A neighbour drove in a couple of weeks ago to get eggs and was immediately greeted by our four-legged door-bell, Mike.
Mike is an over-large Australian Shepherd we took in a few years ago. Mainly grey in colour and with every other colour thrown in, he has one blue eye and one brown. With his big bark he appears very formidable. Then you see the black markings down the side of his face and are told that the breeder named him after boxer Mike Tyson and his tattoo. One seems as crazy as the other. Many wait for us to appear in the yard before leaving their vehicles.
Our neighbour’s first words, mumbled through her mask, were: “Can we borrow Mike for a few weeks?” Why?
They and their son live in a neatly kept bungalow on five acres just north of us and a few kilometres from the village of Williamstown, which is a mere 15 kilometres from the Quebec border and a one-hour drive from downtown Montreal. Apparently, and remember this was February, several times a week people have been stopping in and ringing their door bell with one purpose . . . to buy their house.
They have no signs up, nor are they listed with an agent. Their house is not for sale. The people stopping are not real estate agents either but potential home buyers looking for property to buy. They all have one thing in common. They are driving vehicles with Quebec plates.
Talk to anyone in the village here and they will repeat the same story, Quebecers are sizing up houses to buy and then approaching the owners. Apparently several have already sold.
The same is happening on the area concessions. Potential buyers from Montreal are knocking on doors of any houses they feel they can afford. There are not many houses left which are truly being offered for sale now and those that are for sale are often very expensive.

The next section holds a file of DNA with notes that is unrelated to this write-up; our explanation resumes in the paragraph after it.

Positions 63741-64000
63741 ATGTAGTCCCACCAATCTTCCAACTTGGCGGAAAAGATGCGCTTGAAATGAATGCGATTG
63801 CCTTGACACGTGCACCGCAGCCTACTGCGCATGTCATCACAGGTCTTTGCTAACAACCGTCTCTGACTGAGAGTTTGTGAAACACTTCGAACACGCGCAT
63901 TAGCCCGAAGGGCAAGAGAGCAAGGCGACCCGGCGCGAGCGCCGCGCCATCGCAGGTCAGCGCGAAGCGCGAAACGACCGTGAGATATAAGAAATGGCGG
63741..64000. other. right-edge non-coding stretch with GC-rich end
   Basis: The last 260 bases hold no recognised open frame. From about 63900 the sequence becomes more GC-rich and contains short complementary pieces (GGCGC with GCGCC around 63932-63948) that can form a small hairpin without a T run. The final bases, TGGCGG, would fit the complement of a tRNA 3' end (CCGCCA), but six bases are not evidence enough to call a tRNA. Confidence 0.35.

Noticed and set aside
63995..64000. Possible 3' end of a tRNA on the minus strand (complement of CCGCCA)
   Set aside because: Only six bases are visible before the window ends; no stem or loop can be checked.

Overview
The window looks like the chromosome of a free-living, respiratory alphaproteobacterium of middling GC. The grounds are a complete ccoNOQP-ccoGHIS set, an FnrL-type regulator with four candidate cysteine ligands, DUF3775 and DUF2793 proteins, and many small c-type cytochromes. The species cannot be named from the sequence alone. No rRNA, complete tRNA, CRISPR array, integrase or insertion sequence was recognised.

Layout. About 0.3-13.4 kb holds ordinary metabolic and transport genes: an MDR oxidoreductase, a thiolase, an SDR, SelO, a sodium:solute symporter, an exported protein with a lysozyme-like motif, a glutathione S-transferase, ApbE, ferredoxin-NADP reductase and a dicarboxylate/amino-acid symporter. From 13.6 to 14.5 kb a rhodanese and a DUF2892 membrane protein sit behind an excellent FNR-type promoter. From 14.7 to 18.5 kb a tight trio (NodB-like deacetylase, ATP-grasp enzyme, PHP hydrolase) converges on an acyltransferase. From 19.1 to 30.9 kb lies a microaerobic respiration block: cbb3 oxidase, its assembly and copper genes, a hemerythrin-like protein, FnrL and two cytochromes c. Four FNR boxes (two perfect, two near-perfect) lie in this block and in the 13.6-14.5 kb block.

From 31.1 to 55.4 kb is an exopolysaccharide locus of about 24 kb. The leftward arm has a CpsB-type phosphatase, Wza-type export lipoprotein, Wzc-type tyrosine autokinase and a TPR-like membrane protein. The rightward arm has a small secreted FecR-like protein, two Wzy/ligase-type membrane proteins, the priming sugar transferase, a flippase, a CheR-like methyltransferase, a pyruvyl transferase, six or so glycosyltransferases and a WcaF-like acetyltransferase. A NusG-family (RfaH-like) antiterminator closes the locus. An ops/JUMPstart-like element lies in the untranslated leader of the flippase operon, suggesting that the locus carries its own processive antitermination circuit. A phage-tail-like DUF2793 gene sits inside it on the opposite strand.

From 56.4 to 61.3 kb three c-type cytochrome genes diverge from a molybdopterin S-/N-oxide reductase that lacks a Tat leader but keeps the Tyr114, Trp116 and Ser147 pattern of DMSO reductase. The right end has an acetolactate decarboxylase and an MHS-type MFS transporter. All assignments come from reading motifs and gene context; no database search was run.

The same can be said for already severed lots of land. Most of those posted for sale now are fairly new severances. Whereas a 5-acre, flat, treeless field on a paved road sold three years ago as a building lot for $50,000, a newly severed 3.6 acre lot on a gravel road, sloping to a bush at the back and with a drilled well is offered for $62,500 now.
One local contractor has been heard to say that with all the local building plans around, there is enough to keep everyone busy until at least 2023. Plus South Glengarry has decided to defer increases to licenses and fees until the end of the year.
For the townships lying along the Quebec/Ontario border this is the effects of COVID-19 problems in Quebec and especially in Montreal and suburbs. The sale price of houses in Stormont, Dundas and Glengarry has spiked. January this year – in the middle of winter when people don’t typically shop for a house – saw house prices hit a record average high of $359,663 – up 67 per cent from January last year.
It is reminiscent of the late seventies and early eighties when there was a mass exodus from Quebec and into the eastern areas of Ontario, especially those near the 401 and 417 highways, when people fled the French-language politics of the day. It was an easy one-hour commute to work on Montreal’s west island. The big perk was the lower income taxes here. We know many who made the move.
Now, with so many working from home, it is starting again. A whole new group to learn the ins and outs of rural living and how to fit in with an agricultural society. Some will stay, some will leave, realizing that it can be just as lonely in the country as in the city and that without public transportation, everything the kids want to do means driving them there and back.
Angela Dorie is an agricultural writer and a Jersey farmer near Cornwall.